“As ‘gentlemen prefer blondes’, so everyone has a preference for certain colors and prejudices against others. This applies to colour combinations as well.”
Joseph Albers was born to a family of artisans in Bottrop Germany and inherited a family tradition of careful, exact workmanship. As a young man, the works of Cézanne, Matisse, and Cubism inspired him. After attending the Königliche Kunstschule in Berlin from 1913 to 1915, he was certified as an art teacher. In 1915, he married Anni Fleischmann, who became a noted weaver and his wife of fifty-one years. From 1913 to 1920, he studied art in Berlin and in Munich, but his most significant education took place in Weimar, Germany at the Bauhaus, an association of artists, craftsmen, and architects committed to a creed of merging craft techniques with creative aspects of fine art. As a student, he became renowned for stained glass designs that he created from broken bottles and fragments he found at the city dump. These “found object” designs show his early predilection for optics.
Beginning in 1923, he became a Bauhaus teacher and taught furniture design, drawing, and calligraphy. He helped guide the Bauhaus away from expressionism and towards a constructivist art in the service of architecture. This was achieved through an extreme reduction in form to a lapidary, geometric idiom. During this time, Albers contributed significantly to the development of industrial design. His working philosophy was to build carefully and meticulously with sturdy materials from a base of simple, fundamental forms too increasingly complex shapes. In 1933, Albers and his associates dissolved the Bauhaus because of Nazi pressure. He and his wife moved to America, where he spent the next sixteen years as head of the art department at the newly established, Black Mountain College, New Carolina, an experimental school operating with the principle that fine art integrated all learning.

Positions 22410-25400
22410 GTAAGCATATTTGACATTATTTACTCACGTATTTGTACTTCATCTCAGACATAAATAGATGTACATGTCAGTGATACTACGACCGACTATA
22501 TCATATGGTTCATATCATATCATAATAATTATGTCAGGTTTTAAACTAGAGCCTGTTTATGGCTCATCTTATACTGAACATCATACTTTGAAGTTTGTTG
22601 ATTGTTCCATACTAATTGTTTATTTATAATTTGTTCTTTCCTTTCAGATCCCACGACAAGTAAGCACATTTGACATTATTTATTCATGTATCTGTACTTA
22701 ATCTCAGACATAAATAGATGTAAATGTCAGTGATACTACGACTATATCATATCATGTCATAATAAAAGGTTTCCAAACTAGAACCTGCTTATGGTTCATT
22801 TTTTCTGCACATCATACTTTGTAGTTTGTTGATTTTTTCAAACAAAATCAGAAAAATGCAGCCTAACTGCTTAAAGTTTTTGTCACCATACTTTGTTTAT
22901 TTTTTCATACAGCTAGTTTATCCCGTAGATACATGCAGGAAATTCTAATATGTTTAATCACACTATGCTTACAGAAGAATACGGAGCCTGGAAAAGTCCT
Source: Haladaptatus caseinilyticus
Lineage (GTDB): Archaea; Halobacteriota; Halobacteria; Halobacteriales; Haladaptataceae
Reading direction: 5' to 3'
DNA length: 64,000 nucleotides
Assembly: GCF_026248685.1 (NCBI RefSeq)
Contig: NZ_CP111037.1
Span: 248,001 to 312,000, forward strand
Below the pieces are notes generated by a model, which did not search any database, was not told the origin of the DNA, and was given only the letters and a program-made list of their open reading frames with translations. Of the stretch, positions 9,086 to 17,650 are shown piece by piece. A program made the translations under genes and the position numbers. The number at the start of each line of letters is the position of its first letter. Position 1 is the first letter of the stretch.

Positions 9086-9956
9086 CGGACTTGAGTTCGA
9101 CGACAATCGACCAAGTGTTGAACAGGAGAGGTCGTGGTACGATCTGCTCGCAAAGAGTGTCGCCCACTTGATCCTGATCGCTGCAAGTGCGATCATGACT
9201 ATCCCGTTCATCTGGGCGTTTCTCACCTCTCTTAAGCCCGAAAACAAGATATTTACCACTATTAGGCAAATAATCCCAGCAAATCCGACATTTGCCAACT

Albers became a prolific artist, known primarily for his “Homage’s to Squares.” Although he disavowed style category labels, he is credited with influencing the movements of Geometric Abstraction and Minimalism. He was also one of the first modern artists to investigate the psychological effects of color and space and to question the nature of perception. Indicative of the impact of his work is the fact that he was the first living artist to have a solo exhibition at the Metropolitan Museum in New York.
He influenced many artists such as Neil Welliver and Robert Rauschenberg. From 1950 to 1958, Albers served as Chairman of the Department of Design at Yale University. As an art teacher in America, his methods were both innovative and shocking because he eliminated copying from nature and from other artists. His goal was to create an attunement or close investigative relationship between the artist and the work and to exclude anything that might interfere with this synchrony. To set the tone, he began his classes with kinetic exercises whereby each student was asked to foreshadow with movement the designs he or she intended to depict in their artwork.
The square was the ideal shape for Albers’ “Homage’s,” series. Squares were mathematically related to each other in size, perfect for superimposition, shapes that never occur in nature–thus assuring its man-made quality. Albers intended that the colours in his “Homage’s” series react with each other when processed by the human eye, causing optical illusions due to the eye’s ability to continually change the colors in ways that echo, support, and oppose one another. He executed these paintings with a deliberate, careful technique using a minimum of tools and paint. He hated chaos and was adamantly opposed to the freedoms of Abstract Expressionism. When working, he applied one base or primary coat to Masonite, a ground he found most durable, and then squeezed unmixed paints directly from the tubes and spread the paint evenly and as thinly as possible with a palette knife.
In addition to painting, printmaking, and executing murals and architectural commissions, Albers published poetry, articles, and books on art. Thus, as a theoretician and teacher, he was an important influence on generations of young artists. As a colour theoretician, the principles, he sought to illustrate were reversed grounds, transparencies, space, and vibrating boundaries. Albers explained that since “color deceives continually”, he developed a unique experimental way to study and teach color through a series of practical exercises. Albers, who taught at Yale and lectured widely, combined the careers of teacher and painter so that his paintings demonstrate his theories and his theories draw upon his discoveries in design and color.
Biography by Pierre
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